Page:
NIH confirms safety of reducing early elective deliveries

November 11, 2015

mom and baby sleepingIn a major release on November 9, the National Institutes of Health announced that contrary to some initial fears, the reduction of early elective deliveries has not led to an increase in stillborn deaths. As the NIH release states, “When compared to infants born after 39 weeks, those born in the 37th and 38th weeks were at a higher risk for respiratory problems, low blood sugar and newborn sepsis (a blood infection). They also were more likely to spend time in a newborn intensive care unit.”

In response to this conclusive data, WSHA partnered with the Washington State Medical Association, the March of Dimes and many others to reduce the rate of early elective deliveries. Since 2010, the early elective delivery rate in Washington has fallen from about 15% to 1%, giving more than 3,200 babies a healthier development.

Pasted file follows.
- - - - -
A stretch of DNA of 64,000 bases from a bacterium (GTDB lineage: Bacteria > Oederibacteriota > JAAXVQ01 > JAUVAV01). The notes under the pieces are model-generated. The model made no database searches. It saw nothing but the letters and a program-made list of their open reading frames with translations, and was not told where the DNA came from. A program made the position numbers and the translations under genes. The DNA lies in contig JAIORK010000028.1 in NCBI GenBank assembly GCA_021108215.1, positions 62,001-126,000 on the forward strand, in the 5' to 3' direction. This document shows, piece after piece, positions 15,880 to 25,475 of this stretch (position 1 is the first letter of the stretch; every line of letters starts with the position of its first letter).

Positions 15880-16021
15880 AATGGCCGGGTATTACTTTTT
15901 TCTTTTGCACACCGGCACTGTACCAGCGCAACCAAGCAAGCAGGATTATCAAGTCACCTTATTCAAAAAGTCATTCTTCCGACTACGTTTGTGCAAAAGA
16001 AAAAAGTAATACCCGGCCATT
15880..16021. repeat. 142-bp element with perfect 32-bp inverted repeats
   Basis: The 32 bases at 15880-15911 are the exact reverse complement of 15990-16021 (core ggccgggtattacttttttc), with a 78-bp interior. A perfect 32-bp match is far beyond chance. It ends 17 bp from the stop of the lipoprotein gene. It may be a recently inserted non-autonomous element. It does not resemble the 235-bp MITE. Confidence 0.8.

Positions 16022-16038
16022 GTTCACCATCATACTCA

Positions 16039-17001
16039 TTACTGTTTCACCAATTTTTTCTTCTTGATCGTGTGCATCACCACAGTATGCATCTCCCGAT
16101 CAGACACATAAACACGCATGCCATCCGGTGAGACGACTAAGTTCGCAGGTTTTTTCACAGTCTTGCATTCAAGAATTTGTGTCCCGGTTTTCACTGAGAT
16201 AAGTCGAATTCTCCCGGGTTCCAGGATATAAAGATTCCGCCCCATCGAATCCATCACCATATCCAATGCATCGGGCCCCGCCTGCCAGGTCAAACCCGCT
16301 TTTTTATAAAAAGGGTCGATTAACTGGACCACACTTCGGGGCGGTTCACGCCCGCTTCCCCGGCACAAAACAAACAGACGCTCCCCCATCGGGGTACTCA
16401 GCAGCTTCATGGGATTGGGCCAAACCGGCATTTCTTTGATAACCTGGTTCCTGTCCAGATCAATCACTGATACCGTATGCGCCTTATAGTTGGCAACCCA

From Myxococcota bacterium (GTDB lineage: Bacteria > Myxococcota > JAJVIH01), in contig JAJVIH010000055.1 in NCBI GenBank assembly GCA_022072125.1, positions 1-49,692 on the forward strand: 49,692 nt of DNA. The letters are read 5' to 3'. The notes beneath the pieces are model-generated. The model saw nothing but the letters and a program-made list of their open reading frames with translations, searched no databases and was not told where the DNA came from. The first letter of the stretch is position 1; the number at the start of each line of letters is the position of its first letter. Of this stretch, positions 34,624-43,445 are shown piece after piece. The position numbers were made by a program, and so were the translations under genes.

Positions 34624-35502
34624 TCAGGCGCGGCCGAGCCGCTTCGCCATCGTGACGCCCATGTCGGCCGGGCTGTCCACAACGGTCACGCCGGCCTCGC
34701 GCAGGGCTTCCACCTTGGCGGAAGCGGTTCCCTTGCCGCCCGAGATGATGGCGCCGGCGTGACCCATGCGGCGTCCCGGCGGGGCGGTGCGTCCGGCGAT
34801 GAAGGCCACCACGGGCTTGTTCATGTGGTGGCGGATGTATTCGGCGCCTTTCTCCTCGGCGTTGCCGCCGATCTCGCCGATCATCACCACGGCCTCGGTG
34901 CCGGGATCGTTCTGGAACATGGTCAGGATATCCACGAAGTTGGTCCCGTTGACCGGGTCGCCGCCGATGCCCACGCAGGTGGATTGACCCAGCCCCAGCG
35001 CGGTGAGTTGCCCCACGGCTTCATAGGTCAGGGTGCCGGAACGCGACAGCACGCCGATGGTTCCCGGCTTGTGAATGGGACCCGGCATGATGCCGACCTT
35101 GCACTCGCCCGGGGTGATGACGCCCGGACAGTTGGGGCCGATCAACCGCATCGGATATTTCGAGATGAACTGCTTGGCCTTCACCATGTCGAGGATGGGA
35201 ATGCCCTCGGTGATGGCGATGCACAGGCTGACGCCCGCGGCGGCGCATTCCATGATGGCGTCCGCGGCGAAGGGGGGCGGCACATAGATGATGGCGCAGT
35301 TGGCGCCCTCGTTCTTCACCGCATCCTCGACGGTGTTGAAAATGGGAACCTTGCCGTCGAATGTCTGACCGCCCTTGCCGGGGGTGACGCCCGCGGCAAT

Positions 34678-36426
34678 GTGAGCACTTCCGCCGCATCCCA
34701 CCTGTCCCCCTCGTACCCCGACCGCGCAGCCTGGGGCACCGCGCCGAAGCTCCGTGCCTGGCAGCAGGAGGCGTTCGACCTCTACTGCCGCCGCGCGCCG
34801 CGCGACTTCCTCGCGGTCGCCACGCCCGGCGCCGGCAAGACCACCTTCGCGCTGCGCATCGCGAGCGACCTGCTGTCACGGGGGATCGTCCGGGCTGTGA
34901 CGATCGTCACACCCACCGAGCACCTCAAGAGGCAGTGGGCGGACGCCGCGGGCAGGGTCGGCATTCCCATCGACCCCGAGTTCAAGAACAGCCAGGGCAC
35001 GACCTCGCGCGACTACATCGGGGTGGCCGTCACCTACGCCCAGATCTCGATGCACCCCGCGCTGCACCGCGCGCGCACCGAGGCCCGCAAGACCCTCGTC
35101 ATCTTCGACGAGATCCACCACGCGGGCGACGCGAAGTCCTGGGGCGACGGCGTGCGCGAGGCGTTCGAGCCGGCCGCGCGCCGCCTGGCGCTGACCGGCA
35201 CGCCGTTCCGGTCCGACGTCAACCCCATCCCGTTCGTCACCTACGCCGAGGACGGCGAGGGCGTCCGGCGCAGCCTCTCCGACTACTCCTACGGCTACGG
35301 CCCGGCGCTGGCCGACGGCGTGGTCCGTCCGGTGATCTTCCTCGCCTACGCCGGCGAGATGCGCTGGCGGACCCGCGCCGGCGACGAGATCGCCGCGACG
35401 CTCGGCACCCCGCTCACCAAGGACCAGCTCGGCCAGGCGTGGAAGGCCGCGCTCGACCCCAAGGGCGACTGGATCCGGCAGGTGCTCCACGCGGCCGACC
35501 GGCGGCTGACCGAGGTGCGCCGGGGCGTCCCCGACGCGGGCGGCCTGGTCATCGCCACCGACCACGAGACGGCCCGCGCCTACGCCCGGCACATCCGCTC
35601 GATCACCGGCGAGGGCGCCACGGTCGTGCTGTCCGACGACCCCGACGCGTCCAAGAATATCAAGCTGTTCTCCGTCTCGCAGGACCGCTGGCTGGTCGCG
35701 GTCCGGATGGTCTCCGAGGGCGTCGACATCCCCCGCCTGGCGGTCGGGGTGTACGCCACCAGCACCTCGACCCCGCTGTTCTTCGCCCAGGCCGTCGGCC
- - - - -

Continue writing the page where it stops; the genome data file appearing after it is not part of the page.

Read the entire NIH release here, and visit WSHA’s Safe Deliveries Roadmap page to learn how we’re working to increase the health of mothers and babies. (Mary Kay Clunies-Ross)


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